SKINNYFEST 3 Telesquat

Article by Louise Black | 14 Aug 2006
19 minutes into Telesquat's accompanying piece, 'From Popping to Pop or vice-versa', unrest in the audience is apparent. One man laughs uncomfortably, others are puzzled.

This, the first of two pieces by Brazilian company, Grupo de Rua de Nitero, causes much initial confusion. Unsure as to whether or not this is the main segment, the audience watch as the floor is filled with powerful movement from two expressionless dancers using minimalist lighting effects and a soundtrack of silence. The dancers leave, nervous chatter reverberates and no one quite knows how to react.

House lights fall in anticipation of Telesquat, the evening's primary section. An odd array of dancers enter and stand, staring into space with empty faces. Again, stripped of music, the dancers begin to move. A small screen, set up at the front of the dance floor, lights up to provide subtitles and an explanation for the movement. Laughter fills the venue and the audience look visibly relieved. Finally, a linear explanation of the piece is beginning to form. Then, another dancer appears, anonymous in the audience, talking frantically into a microphone. He provides contrasting explanations for the movement on the floor, fighting against the interpretation provided by the subtitles.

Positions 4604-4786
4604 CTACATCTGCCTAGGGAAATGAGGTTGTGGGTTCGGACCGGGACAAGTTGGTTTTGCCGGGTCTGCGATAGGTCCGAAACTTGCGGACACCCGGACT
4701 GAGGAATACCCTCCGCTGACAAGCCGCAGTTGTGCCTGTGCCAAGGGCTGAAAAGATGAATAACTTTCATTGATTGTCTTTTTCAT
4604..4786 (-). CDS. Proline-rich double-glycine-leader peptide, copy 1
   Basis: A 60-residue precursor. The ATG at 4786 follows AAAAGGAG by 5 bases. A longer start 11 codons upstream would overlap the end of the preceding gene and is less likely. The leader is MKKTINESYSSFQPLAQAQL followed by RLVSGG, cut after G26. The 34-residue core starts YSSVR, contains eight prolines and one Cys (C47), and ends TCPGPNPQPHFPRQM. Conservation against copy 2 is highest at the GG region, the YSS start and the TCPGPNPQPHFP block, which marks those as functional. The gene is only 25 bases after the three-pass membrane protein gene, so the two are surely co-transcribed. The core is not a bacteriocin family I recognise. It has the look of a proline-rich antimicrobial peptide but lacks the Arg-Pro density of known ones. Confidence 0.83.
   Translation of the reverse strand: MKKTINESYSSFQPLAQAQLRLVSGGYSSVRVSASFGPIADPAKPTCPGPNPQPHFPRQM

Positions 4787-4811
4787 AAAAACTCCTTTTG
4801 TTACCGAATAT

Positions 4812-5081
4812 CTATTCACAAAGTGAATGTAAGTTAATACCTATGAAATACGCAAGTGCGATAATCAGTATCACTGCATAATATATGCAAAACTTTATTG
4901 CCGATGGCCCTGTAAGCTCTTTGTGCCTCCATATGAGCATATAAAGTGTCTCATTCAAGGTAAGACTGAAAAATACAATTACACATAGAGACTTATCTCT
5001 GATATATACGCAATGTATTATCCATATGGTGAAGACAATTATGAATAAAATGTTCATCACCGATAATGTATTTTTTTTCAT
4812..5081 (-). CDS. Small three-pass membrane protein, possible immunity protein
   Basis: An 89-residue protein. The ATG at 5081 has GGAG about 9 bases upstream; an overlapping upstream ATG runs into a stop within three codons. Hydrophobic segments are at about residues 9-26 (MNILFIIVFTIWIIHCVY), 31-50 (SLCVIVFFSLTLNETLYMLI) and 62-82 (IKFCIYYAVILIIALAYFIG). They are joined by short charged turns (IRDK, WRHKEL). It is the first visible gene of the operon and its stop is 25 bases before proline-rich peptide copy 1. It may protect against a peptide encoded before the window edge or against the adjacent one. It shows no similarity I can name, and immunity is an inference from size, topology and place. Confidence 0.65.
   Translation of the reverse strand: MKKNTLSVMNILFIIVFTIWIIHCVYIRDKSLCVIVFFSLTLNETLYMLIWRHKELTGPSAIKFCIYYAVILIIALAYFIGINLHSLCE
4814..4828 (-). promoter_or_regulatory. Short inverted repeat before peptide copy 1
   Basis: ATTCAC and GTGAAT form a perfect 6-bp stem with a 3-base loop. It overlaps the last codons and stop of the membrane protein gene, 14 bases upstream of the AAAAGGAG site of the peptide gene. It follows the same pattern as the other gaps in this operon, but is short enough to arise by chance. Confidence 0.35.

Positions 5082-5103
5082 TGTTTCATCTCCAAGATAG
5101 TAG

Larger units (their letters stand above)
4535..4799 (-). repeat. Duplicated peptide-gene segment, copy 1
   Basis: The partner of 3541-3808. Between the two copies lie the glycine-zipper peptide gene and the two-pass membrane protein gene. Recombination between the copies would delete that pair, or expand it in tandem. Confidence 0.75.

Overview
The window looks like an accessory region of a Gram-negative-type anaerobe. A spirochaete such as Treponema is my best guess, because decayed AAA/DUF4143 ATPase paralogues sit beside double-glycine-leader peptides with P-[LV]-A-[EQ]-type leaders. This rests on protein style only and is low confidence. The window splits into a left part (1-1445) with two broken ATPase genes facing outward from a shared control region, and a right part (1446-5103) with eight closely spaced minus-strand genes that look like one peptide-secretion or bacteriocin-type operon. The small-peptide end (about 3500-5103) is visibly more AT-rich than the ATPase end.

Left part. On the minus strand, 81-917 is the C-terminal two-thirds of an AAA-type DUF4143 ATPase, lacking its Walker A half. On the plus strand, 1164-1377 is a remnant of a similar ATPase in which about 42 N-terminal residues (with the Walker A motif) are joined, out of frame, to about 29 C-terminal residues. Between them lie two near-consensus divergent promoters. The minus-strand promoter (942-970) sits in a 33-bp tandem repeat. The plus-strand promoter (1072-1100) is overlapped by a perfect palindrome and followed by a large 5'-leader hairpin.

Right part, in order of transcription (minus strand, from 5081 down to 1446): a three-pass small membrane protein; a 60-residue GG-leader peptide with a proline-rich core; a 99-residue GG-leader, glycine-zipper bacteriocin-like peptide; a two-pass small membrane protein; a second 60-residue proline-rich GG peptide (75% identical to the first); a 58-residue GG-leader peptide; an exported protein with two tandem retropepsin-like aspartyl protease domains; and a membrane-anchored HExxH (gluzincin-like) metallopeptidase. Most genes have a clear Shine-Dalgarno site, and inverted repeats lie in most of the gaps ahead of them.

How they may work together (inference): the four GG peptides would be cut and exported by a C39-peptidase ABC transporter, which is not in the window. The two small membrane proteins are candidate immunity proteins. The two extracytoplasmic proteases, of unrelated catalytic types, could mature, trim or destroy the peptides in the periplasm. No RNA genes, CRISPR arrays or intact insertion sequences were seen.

Telesquat is a term originating from the 1950s used to describe the effect too much television can have on us. Expressing this cleverly through the medium of conceptual dance, the piece crescendos into an overwhelming display of energy and technical effects, leaving the audience reeling from its multi-sensory bombardment of ideas.

Fundamentally Telesquat aims to question our perception of boundaries. Choreographer, Bruno Beltrao, is challenging human interpretation: what you see, what you think you see and what you are told you see.

run ended. Grupo de Rua de Niterói also perform H2 at the Edinburgh Playhouse, Until 23 Aug, 20.00, from £6.50